The number of young adults taking drugs for ADHD has soared in five years, particularly among young women, whose use of the drugs is up 85 percent, according to a new report. “The ADHD Explosion” gives insight into the causes.
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In March 2013 the federal Centers for Disease Control and Prevention released data showing that 11% of school-age children in the U.S.—an astonishing 6.4 million kids—had received a medical diagnosis of attention-deficit hyperactivity disorder, a 41% increase in the past decade. Over two-thirds of kids with an ADHD diagnosis receive prescriptions for stimulants like Adderall or Ritalin.
Co-author of The ADHD Explosion Richard Scheffler explains why so many kids are diagnosed with ADHD on The Zero Hour with Richard Eskow. A major cause is educational policies. To learn how this trend occurred, listen to both segments: Why are so many kids diagnosed with ADHD? and Schools purposely pushing more ADHD diagnoses? ) )
“The ADHD Explosion,“ by Stephen Hinshaw and Richard Scheffler, considers all kinds of factors that may contribute to the surge [in ADHD diagnoses], from diagnosis by undertrained and harried pediatricians to pharmaceutical advertising. But the eye-opening insight from Hinshaw, a clinical psychologist, and Schleffler, a health economist, who are colleagues at University of California, Berkeley, is the correlation between educational policies and the prevalence of ADHD diagnoses.
The line that separates the merely scattered and energetic child from one who fits the disorder’s full clinical criteria is not sharp. And Hinshaw and Scheffler argue that our shifting expectations of our kids’ (and our own) economic and academic performance have tilted the balance in favor of diagnosing an underachieving child and of medicating him or her with the stimulant drugs used to blunt the disorder’s symptoms.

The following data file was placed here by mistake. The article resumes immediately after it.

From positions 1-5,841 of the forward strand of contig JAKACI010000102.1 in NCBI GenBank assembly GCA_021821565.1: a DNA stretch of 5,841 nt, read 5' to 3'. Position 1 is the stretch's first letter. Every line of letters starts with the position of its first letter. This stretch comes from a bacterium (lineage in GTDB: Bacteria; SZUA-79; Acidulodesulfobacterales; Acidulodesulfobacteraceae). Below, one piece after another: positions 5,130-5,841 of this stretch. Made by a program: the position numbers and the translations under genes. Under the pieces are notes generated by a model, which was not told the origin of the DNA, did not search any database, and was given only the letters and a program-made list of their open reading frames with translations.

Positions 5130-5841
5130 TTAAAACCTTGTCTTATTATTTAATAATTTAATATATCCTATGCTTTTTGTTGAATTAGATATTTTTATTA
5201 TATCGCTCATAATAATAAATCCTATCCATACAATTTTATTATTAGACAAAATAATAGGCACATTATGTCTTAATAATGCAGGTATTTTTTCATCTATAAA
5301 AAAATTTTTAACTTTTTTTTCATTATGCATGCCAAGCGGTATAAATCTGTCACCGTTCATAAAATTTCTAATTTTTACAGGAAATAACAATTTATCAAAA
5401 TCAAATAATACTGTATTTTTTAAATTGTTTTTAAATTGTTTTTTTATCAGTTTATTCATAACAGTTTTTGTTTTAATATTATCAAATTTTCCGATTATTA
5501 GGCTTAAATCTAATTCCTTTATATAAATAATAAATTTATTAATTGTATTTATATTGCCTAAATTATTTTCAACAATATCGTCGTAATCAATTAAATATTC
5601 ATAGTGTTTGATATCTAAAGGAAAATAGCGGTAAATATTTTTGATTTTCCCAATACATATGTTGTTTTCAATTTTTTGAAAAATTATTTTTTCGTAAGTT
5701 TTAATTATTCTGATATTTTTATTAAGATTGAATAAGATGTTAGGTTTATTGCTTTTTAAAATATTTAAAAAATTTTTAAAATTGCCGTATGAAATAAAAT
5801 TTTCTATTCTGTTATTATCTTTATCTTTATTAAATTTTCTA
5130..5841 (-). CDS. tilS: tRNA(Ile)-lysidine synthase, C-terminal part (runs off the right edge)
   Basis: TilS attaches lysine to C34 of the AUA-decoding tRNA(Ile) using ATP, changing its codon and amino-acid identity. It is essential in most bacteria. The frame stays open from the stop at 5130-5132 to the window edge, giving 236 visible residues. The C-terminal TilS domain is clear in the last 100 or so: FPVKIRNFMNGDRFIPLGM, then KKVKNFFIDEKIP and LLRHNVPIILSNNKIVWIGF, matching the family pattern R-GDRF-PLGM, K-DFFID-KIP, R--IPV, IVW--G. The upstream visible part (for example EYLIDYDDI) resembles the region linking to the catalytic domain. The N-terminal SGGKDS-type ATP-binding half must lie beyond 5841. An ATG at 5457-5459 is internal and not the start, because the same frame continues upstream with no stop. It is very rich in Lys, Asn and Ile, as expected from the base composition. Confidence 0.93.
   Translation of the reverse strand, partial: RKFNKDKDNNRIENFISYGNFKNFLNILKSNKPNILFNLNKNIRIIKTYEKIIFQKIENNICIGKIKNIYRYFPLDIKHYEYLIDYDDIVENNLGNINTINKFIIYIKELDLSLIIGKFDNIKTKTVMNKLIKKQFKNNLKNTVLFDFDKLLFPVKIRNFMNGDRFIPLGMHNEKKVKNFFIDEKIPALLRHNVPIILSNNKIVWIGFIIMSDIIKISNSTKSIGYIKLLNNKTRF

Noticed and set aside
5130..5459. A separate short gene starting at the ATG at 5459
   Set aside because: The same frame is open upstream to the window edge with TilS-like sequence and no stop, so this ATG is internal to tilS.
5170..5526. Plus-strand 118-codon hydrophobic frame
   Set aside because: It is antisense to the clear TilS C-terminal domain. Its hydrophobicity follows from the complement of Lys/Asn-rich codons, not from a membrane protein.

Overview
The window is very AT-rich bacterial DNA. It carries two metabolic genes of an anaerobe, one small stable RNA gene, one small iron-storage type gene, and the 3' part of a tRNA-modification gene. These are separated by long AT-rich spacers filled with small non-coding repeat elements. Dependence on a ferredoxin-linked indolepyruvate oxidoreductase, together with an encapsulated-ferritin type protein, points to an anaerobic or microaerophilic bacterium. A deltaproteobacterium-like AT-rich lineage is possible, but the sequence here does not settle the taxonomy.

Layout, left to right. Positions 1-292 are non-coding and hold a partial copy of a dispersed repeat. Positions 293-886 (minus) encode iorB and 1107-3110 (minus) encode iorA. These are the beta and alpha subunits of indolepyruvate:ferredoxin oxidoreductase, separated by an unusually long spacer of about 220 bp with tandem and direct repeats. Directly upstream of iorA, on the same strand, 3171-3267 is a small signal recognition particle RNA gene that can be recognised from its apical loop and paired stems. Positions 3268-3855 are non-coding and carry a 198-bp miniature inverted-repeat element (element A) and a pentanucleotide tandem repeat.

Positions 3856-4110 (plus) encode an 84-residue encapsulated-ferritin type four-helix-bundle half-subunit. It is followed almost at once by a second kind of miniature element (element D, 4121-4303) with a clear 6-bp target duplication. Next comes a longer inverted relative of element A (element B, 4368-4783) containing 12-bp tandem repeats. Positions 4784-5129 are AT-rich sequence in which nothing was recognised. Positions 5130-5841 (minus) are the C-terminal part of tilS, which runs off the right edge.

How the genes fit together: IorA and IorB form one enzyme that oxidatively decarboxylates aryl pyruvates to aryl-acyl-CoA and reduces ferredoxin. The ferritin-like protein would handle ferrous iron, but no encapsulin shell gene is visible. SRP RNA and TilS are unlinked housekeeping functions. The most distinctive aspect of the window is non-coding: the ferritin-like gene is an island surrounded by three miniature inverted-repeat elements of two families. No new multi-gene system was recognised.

In their forthcoming book The ADHD Explosion, Hinshaw and Scheffler—a psychologist and health economist, respectively, at the University of California at Berkeley—examine the causes behind the startling and rapid rise in diagnosis rates of ADHD, a neurobehavioural disorder that has somehow become epidemic.
Unless we’re careful, today’s preschool bandwagon could lead straight to an epidemic of 4- and 5-year-olds wrongfully being told that they have attention deficit hyperactivity disorder.
Introducing millions of 3-to 5-year-olds to classrooms and pre-academic demands means that many more distracted kids will undoubtedly catch the attention of their teachers. Sure, many children this age are already in preschool, but making the movement universal and embedding transitional-K programs in public schools is bound to increase the pressure. We’re all for high standards, but danger lurks.
Richard Scheffler goes live on Fox News this morning to talk about the surge in ADHD diagnoses and the role education policy plays.
A new book, “The ADHD Explosion” by Stephen Hinshaw and Richard Scheffler, looks at this extraordinary increase in ADHD. What’s the explanation? Some rise in environmental toxins? Worse parenting? Better detection? Drs. Hinshaw and Scheffler—both of them at the University of California, Berkeley, my university—present some striking evidence that the answer lies, at least partly, in changes in educational policy.